Motorola ($6; MOT)
10
13
9
9
96
87
12
37
(36)
Technology
Underperform
Motorola has lost its competitive edge and can’t get it back. Market share is eroding.
Citigroup ($4; C)
61
22
7
11
70
9
16
(45)
(84)
Financials
Neutral
Bank may not be up to the task of raising more private capital. Increased government control would not be good for shareholders.
Vornado Realty
($47; VNO)
38
20
27
34
11
32
16
(18)
(47)
Financials
Neutral
The real-estate market could remain depressed for quite a while, and both Vornado’s profit estimates and profit margins are falling.
Ford Motor ($5; F)
24
24
1
17
99
98
18
119
(39)
Consumer Discret.
Underperform
Sales fell 22% in Sept. quarter, 34% in December quarter, and 43% in March quarter. And demand for cars could decline further.
Dow Chemical
($17; DOW)
4
51
32
30
5
27
18
15
(56)
Materials
Neutral
Both sales and return on equity have fallen sharply in recent quarters, yet Dow trades at a premium to most peers.
Boston Scientific
($9; BSX)
34
34
15
26
66
34
20
16
(31)
Health Care
Neutral
Medical-device maker has had difficulty finding growth in recent quarters. A lot of rivals look better.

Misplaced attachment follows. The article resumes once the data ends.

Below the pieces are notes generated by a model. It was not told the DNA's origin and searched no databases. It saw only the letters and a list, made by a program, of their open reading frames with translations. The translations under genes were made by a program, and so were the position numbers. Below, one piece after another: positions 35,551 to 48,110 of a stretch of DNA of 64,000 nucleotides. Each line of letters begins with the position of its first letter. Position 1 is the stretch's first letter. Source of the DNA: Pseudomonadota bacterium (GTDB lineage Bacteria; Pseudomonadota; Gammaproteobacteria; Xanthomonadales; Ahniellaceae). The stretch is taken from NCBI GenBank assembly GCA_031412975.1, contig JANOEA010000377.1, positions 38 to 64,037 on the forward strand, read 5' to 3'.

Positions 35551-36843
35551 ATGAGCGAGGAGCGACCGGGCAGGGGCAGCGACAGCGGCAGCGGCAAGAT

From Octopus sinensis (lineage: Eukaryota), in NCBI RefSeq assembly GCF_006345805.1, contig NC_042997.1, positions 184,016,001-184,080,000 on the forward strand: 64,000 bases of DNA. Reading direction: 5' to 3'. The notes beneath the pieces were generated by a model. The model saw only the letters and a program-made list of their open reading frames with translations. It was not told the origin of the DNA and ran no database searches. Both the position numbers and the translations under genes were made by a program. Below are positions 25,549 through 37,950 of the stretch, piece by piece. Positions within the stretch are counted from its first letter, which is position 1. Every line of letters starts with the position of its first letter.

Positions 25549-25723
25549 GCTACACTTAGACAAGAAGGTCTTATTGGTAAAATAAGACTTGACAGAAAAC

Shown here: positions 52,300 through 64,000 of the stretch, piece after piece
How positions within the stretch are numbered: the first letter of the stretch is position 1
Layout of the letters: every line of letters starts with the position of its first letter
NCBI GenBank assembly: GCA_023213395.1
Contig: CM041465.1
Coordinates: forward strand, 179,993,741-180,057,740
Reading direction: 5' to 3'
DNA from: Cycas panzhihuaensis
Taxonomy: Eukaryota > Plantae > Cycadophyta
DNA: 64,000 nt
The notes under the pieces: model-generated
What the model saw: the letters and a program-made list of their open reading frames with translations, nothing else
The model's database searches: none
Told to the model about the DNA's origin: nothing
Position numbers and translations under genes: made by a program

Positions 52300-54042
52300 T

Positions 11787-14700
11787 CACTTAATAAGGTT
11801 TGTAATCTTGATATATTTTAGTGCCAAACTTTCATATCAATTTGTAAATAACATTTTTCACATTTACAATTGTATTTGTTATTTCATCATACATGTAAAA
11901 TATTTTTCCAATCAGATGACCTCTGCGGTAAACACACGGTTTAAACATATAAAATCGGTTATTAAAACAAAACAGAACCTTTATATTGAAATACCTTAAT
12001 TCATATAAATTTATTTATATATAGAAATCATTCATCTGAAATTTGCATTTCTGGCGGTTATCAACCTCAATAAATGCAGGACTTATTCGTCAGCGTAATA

Southwest Airlines
($7; LUV)
12
46
28
50
13
20
20
(17)
(46)
Industrials
Neutral
Passenger revenue per available seat mile fell in March quarter, and Southwest expects worse declines in June quarter.
* Quadrix scores are percentile ranks, with 100 the best.

 

Low scorers take lead, but don't buy them
We derive Quadrix scores from dozens of statistics, and a poor Overall score generally indicates a stock has weak fundamentals. Such stocks tend to make poor investments — low Overall scorers have lagged the broader market by a substantial margin over the last 15 years.

Companies with weak fundamentals sometimes lead the market up during rallies. We have seen that phenomenon this year. However, such stocks rarely have the strength to sustain a rally.

Since March 11, a couple days after the S&P 500 Index hit its lowest point of the year, the lowest-scoring quintile of the S&P 1500 Index has gained 52%, better than the gain for any other quintile. However, the weak long-term returns of low-rated stocks suggests those gains will not last.


Current Hotline

Stock Spotlight

Individual Stock Reports

ISRs make stock research easy!

Perhaps the most valuable two page reports available anywhere.

All the data you would normally have to plow through years of 10-K filings, earnings reports, and reams of market data to assemble — yours all in one concise report.

ISRs contain our proprietary Quadrix scores — find out how we rate all the stocks in the S&P 500.

Visit us at individualstockreports.com